The Chameleon Reviews
A family welcomes home a missing child, but he may not be all he seems to be in this suspense drama. Nicholas Barclay was a 13-year-old living in Louisiana with his family when he mysteriously disappeared, and though his mother, Kimberly (Ellen Barkin), and sister, Kathy (Emilie de Ravin), have been hopeful he'll be found, after three years it seems increasingly unlikely. To their surprise, Nicholas (Marc-André Grondin) returns home one day, claiming he'd been kidnapped by child predators but finally escaped.
As part of an assignment for a class, I watched two films based on the same event. One was a documentary ("The Imposter") and this film. Dear god, I have never witnessed something like this. When I say that, I mean the documentary was amazing. It was phenomenal. Its pacing was amazing, its methods of story-telling were compelling, and it had me emotionally invested. This film had none of that. It was a fictitious version of the same event, but it left out so many crucial details and its overall structure was one giant mess.
While it followed the basic narrative points of the true story, it certainly changed a lot of details that certainly puzzled me. I 100% agree that you have to alter a true story in order to make it fit for the screen, but their approach was odd. They changed a couple of details that made sense narratively (for example the color of his hair, reducing his accent), but they changed details that didn't need to be changed. In fact, the altering of specific details made the film even worse. For example, both films start out with the police finding a young boy alone in the streets. However, the documentary and numerous articles state that the boy was found in a telephone booth, and police approached him cautiously. In the fictitious version, the boy is found lying in the middle of the road and is quickly picked up by the police. The film also changes interactions amongst family members, which I certainly didn't care for. The Mother was portrayed differently in the documentary versus the narrative film, and that sort of complexed me also. For the most part, the majority of the changes they made really hurt the film and were very questionable. I don't know why they made some of the changes they did, and in all honesty, this film was a lot worse off than its counterpart.
Everything from the performances in this film to the way they explore the story is really complexing. I genuinely didn't understand it and it just wasn't executed well. It felt like the actors were either overdramatizing or underperforming, while the rest of the film looked ugly. This is just a poorly shot and composed film, contrary to what we saw in the documentary.
Besides the fact that this film didn't make sense in comparison to its counterpart, it just didn't work as a film. It didn't do what a film should do. It lacked in many different ways and was never able to show us that it cared. There are so many things wrong here, whether it was narratively, pacing, editing, or acting, that it just built up and made the whole experience really frustrating. I think it did a poor job representing the true story and it certainly isn't a great film.
In the end, "The Chameleon" is undoubtedly a poorly made film, and I wasn't expecting to update my Top Worst Films list so soon.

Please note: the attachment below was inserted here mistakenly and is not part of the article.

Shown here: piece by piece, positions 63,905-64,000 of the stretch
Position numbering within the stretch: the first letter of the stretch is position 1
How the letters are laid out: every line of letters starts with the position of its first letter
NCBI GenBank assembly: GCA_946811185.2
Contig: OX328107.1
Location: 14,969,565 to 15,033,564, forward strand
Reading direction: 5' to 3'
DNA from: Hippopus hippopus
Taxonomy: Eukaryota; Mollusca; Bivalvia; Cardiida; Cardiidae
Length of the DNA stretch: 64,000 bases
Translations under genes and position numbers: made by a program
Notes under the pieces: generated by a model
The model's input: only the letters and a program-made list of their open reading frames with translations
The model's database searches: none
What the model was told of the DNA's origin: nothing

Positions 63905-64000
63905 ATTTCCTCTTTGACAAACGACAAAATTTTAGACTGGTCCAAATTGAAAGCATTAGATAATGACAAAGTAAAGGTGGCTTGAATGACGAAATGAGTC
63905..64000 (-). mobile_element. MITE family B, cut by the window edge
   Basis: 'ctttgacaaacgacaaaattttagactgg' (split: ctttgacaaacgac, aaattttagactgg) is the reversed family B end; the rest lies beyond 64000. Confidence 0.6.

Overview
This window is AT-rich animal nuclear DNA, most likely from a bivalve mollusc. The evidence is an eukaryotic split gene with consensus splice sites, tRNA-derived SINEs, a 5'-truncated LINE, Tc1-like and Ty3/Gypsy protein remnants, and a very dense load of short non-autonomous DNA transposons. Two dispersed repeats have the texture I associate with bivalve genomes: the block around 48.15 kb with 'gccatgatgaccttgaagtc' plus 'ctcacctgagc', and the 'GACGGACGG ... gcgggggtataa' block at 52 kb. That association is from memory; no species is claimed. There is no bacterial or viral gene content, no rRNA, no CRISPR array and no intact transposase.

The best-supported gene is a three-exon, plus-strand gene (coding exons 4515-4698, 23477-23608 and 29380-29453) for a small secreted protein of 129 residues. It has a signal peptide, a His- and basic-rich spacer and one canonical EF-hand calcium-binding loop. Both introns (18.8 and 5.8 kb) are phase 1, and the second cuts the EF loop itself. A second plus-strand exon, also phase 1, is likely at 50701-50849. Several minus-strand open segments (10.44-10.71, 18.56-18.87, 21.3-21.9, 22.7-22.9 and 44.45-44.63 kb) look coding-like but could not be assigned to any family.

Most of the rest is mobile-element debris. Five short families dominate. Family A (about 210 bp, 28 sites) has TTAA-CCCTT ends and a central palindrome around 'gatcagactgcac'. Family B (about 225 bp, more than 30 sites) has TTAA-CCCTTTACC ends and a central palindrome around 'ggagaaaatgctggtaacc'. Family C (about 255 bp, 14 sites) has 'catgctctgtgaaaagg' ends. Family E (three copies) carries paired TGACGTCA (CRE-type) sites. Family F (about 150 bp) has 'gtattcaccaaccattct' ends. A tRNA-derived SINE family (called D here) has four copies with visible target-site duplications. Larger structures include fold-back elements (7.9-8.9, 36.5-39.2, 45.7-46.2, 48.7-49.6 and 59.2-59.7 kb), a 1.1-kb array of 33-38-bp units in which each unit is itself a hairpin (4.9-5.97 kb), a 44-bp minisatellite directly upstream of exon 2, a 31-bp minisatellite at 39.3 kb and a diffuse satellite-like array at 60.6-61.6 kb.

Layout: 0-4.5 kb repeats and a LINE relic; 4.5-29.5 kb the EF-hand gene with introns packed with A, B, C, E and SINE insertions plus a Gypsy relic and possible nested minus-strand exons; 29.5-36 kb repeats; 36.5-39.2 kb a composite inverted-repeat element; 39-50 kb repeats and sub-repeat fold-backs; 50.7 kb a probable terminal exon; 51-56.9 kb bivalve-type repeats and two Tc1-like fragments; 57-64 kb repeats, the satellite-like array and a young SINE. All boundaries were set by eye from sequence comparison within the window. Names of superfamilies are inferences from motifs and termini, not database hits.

(2011) The Chameleon
PSYCOLOGICAL MYSTERY DRAMA
It says right at the beginning that it's based on a true story, but when you watch it it's just as tediously pointless despite showing some well known actors. It opens the movie in France, with a police car stopping on the middle of a freeway, after seeing a young man encroached naked while on the middle of the road. And after the police requested for his name, he then tells them that he'd been abducted as well as molested without giving any details regarding who it was and where did it happen. And then tells them that his real name is Nicholas Mark Randall, who was abducted from a family who'd been reported missing while living in Louisiana. And he's first greeted by his older sister who assumed the person she was hugging was really his missing brother. Now, it's called "The Chameleon" for a reason as we get to witness the affect his return has on this particular family of nobody's with Famke Janson as police investigator, Jennifer Johnson having her doubts about who he really is. After the film is over, the movie left with many unanswered questions filling the void by using many un abundance crying heartaches and arguing. You can tell a movie is bad is when viewers are able to use a fast forward button on some of the scenes while playing and still be able to tell what's going on.
1 star out of 4
The movie is based upon the true life of European impostor Frédéric Bourdin. He has been in more than 100 houses all over the Europe pretending as their missing sons. His reason for living with different families is not because he wants to rob or hurt them but he just want to seek "Love and Affection".
The movie takes place when he caught first time pretending to be teen missing child in taxes, USA in age 25. The premise of the movie is really interesting but poor direction and weak screenplay made it completely mediocre and sloppy. The director never knew whether he wanted this movie to be a family drama or a thriller. Marc-Andre Grondin was good but lacked proper direction as times he was sweet and at times he seemed psychopath. Emilie De Ravin, Famke Jensen and Brian Geraghty did a fine job. Nick Stahl and Ellen Berkin performance was over the top.
On the whole, it's very mediocre and doesn't do justice to the story.